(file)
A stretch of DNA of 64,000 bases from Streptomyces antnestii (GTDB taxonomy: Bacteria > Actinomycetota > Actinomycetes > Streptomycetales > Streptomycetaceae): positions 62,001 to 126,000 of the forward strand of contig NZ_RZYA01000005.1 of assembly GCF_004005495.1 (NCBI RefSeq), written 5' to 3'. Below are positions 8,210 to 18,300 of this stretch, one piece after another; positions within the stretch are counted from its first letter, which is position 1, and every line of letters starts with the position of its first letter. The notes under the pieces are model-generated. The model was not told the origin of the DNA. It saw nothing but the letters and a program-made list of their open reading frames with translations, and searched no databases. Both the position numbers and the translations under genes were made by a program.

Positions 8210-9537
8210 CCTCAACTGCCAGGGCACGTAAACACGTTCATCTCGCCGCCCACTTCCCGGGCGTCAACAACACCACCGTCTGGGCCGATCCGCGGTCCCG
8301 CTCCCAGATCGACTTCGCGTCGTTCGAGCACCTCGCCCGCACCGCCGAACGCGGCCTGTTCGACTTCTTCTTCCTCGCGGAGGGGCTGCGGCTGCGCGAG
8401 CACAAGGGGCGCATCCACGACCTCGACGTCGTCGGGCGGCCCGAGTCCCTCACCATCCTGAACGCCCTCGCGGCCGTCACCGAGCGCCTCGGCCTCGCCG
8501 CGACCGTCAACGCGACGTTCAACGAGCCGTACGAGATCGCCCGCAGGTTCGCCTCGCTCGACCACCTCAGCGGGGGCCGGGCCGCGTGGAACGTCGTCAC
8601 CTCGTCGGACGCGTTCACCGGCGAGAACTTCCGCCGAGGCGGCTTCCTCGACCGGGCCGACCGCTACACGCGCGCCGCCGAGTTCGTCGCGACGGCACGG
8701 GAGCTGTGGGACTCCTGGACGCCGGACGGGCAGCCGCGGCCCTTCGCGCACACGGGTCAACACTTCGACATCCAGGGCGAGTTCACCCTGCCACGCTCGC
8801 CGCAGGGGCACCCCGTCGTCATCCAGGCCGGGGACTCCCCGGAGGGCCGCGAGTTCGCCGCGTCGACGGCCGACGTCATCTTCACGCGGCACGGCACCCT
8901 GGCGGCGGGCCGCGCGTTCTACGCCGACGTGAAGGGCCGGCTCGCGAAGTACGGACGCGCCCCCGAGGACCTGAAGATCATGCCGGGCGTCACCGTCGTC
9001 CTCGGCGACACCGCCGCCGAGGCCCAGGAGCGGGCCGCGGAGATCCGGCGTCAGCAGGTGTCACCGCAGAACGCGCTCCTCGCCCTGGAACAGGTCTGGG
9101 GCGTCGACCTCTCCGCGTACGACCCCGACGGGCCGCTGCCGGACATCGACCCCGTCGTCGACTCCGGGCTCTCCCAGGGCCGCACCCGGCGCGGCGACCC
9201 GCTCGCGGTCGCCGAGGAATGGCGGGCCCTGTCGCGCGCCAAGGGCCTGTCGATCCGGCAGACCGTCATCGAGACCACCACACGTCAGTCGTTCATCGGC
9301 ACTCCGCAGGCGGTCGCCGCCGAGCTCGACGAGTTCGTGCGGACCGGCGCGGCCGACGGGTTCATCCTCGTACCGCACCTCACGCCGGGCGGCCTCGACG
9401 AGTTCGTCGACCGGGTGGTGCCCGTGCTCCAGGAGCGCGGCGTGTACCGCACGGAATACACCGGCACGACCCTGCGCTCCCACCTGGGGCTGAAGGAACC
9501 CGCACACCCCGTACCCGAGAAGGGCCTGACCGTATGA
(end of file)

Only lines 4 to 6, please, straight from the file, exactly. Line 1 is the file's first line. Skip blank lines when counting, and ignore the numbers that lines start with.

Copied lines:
8301 CTCCCAGATCGACTTCGCGTCGTTCGAGCACCTCGCCCGCACCGCCGAACGCGGCCTGTTCGACTTCTTCTTCCTCGCGGAGGGGCTGCGGCTGCGCGAG
8401 CACAAGGGGCGCATCCACGACCTCGACGTCGTCGGGCGGCCCGAGTCCCTCACCATCCTGAACGCCCTCGCGGCCGTCACCGAGCGCCTCGGCCTCGCCG
8501 CGACCGTCAACGCGACGTTCAACGAGCCGTACGAGATCGCCCGCAGGTTCGCCTCGCTCGACCACCTCAGCGGGGGCCGGGCCGCGTGGAACGTCGTCAC